Casting on newbie here

Hello :slight_smile: I just used the long tail cast on method that I learned from the video on this site. It mentioned that that first row of knitting could be considered the first row of the working knitting project if the first row is to knit. I just started a pattern that has the first row as the knit stitch and wanted to make sure that I can skip that first row in the pattern. I just saw that there is also a knitting on cast on method and am wondering if it is the same thing, just worked differently.?

Can I skip the first row of knitting since the long tail cast on produces a first row of the knit stitch?


Most patterns don’t consider the cast on as the first row. You cast on and then work the first row of the pattern.

There [I]is[/I] some disagreement as to whether the cast on is considered a knitted row, obviously, but as far as patterns are written, row one is row one–the first one you work. I stick with that, and I believe most people do.

Your cast on method is a matter of preference.

Ok thank you :slight_smile:

I agree with Ingrid. I don’t believe most patterns consider the cast on as a row. But some people prefer one side of the cast on over the other to appear on the outside of the item. If you are beginning with stockinette stitch (which you don’t a large portion of the time) I was taught that the first row of your St st should be a purl row to make the side of the cast on that looks like a stem stitch in embroidery. I prefer this side most of the time.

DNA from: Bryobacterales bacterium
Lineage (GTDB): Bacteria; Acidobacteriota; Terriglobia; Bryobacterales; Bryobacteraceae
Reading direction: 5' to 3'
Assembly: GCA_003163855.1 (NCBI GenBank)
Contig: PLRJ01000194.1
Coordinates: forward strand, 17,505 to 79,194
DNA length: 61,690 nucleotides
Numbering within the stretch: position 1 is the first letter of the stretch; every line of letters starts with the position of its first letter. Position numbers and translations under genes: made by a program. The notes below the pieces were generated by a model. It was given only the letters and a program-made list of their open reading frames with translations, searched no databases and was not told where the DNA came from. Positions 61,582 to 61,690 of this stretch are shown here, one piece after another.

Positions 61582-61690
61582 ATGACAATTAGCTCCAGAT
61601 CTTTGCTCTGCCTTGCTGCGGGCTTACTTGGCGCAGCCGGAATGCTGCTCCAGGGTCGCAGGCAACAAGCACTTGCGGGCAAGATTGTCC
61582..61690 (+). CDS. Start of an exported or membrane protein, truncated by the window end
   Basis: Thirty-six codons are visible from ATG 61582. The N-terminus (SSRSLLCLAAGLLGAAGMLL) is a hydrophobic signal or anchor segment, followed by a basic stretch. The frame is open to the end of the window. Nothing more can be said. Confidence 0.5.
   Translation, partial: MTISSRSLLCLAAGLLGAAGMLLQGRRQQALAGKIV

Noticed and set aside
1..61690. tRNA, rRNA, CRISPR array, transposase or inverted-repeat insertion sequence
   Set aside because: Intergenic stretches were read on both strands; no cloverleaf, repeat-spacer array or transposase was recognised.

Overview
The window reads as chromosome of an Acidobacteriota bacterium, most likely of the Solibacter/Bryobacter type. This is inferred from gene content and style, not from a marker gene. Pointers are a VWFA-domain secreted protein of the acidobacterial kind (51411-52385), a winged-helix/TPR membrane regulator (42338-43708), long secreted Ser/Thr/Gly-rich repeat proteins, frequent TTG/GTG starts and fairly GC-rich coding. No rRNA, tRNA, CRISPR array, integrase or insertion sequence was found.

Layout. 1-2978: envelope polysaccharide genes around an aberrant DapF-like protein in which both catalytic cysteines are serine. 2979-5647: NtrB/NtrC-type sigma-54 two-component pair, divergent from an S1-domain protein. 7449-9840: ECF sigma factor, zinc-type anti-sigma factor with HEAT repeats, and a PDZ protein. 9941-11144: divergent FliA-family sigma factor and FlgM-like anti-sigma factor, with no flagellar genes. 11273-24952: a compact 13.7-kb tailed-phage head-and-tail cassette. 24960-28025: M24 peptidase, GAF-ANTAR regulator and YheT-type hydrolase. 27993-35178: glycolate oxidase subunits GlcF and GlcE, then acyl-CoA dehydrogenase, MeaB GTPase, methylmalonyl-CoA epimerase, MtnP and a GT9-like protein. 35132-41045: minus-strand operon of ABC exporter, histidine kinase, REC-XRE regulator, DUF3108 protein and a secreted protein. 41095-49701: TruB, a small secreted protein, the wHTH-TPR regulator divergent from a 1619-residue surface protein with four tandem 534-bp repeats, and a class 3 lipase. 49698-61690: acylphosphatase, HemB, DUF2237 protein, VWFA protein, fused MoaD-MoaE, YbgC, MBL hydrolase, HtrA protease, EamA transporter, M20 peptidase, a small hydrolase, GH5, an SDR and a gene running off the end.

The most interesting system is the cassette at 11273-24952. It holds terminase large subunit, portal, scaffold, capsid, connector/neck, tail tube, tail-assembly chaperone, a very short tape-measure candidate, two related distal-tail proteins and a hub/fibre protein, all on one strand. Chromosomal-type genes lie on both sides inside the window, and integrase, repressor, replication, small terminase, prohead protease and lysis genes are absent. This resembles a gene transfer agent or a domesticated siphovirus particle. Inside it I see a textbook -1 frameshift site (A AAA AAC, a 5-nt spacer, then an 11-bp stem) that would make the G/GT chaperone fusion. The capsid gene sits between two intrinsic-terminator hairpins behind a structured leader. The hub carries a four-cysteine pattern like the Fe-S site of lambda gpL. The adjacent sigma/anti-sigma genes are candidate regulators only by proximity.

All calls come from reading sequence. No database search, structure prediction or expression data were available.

I’ve used LT CO for 45 years and never consider that I’m ‘knitting’ the first row. I turn and do whatever the pattern says for the first row. It actually doesn’t come out that much like a row of knit stitches after the first couple rows, it’s shorter and shouldn’t be counted as a row. I like having the purl bumps show on the RS.

Wow I am having problems. I keep losing stitches and having to start over. Not that I’m getting very far. Farthest I’ve gotten is finishing the first row of my pattern and doing a few on the second row. Then I lose a stitch and have to start over. Ugh. I’m using bamboo needles. I like how it’s hard for the stitch to come off of the needle, at least compared to metal needles. Those are way too slippery for my taste. At least that’s how I felt with my old needles which I gave away a year or so ago since I didn’t plan on knitting anymore. I think my cast on is too tight since I seem to be fighting with it to knit the stitches. That’s how I lose the stitches I think. I push too hard to make the stitch and then it flies off of the needle tip.

It’s hard to twist the work to straighten it out on the needle. How do I cast on looser? Is there any technique to it? Or simply dont pull it tighter? Then how do I get even tension across all the cast on stitches? Oh I feel like a lost cause :stuck_out_tongue: